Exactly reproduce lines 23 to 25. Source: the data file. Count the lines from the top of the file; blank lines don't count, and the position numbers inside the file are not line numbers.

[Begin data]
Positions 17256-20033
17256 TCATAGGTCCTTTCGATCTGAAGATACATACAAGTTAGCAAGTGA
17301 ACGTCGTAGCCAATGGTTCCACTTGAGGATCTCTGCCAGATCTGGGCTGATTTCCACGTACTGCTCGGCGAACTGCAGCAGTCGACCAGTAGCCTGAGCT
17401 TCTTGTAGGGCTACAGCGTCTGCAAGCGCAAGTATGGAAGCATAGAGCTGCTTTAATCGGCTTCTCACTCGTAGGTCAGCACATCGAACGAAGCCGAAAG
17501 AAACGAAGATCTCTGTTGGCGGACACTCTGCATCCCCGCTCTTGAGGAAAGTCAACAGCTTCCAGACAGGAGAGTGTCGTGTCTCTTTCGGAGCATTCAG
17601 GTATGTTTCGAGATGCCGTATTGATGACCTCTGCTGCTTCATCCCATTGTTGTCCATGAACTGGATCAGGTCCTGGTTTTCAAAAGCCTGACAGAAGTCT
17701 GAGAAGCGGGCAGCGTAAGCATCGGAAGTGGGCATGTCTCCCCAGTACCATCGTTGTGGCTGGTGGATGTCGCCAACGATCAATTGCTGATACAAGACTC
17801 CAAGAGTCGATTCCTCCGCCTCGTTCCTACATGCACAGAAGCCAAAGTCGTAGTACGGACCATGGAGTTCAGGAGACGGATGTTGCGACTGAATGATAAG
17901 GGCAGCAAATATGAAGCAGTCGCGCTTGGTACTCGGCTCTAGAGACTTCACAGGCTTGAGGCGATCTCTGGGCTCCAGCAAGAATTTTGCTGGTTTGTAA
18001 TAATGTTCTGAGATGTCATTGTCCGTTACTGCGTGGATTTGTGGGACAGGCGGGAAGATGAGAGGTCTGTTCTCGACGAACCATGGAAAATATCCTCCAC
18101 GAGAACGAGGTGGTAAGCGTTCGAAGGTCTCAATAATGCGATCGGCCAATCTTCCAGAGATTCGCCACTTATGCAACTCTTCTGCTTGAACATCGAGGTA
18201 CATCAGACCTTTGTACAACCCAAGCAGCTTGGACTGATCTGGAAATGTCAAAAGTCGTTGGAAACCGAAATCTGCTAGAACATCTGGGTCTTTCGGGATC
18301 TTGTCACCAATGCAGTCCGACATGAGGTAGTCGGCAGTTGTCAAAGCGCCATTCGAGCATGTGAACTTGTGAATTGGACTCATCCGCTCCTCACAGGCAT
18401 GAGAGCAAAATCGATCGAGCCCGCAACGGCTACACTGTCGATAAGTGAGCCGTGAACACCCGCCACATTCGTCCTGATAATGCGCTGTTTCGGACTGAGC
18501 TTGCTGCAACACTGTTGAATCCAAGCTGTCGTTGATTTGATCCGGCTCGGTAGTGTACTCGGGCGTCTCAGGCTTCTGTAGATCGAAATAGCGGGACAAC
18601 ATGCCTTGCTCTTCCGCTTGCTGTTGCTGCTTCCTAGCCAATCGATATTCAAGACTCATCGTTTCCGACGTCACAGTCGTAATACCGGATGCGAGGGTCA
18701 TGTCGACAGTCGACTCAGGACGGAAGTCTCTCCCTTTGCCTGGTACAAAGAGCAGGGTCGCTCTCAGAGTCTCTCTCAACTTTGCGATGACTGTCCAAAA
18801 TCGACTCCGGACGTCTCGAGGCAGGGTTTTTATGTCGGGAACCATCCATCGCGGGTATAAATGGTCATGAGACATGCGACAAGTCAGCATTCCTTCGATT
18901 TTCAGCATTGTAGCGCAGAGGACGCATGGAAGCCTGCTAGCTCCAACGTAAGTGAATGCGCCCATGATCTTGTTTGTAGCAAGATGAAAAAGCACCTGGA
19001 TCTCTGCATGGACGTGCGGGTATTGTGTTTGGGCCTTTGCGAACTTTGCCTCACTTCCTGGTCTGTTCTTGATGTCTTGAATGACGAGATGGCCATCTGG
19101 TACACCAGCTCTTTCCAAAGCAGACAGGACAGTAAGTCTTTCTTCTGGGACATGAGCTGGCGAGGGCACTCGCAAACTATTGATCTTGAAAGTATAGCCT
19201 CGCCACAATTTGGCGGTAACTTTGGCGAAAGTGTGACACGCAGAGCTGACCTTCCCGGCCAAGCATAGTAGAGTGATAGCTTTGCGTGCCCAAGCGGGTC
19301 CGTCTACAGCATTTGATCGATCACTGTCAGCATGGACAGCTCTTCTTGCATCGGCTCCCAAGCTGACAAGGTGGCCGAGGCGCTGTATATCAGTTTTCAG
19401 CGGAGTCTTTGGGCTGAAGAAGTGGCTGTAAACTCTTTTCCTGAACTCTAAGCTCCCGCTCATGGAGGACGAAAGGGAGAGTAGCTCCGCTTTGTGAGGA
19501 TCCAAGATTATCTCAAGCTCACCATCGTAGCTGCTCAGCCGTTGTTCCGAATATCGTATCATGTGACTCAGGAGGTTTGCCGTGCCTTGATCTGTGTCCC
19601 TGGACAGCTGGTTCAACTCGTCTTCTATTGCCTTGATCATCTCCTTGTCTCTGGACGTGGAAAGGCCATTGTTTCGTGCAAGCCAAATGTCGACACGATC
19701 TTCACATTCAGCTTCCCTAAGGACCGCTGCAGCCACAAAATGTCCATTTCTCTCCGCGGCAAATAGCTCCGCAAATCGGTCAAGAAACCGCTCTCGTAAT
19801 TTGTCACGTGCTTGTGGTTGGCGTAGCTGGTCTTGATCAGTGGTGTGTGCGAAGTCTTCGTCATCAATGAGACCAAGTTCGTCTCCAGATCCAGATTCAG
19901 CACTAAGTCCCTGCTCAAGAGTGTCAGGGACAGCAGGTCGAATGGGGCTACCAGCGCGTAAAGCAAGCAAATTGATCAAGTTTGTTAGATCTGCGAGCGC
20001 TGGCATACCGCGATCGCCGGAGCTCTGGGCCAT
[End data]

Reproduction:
19301 CGTCTACAGCATTTGATCGATCACTGTCAGCATGGACAGCTCTTCTTGCATCGGCTCCCAAGCTGACAAGGTGGCCGAGGCGCTGTATATCAGTTTTCAG
19401 CGGAGTCTTTGGGCTGAAGAAGTGGCTGTAAACTCTTTTCCTGAACTCTAAGCTCCCGCTCATGGAGGACGAAAGGGAGAGTAGCTCCGCTTTGTGAGGA
19501 TCCAAGATTATCTCAAGCTCACCATCGTAGCTGCTCAGCCGTTGTTCCGAATATCGTATCATGTGACTCAGGAGGTTTGCCGTGCCTTGATCTGTGTCCC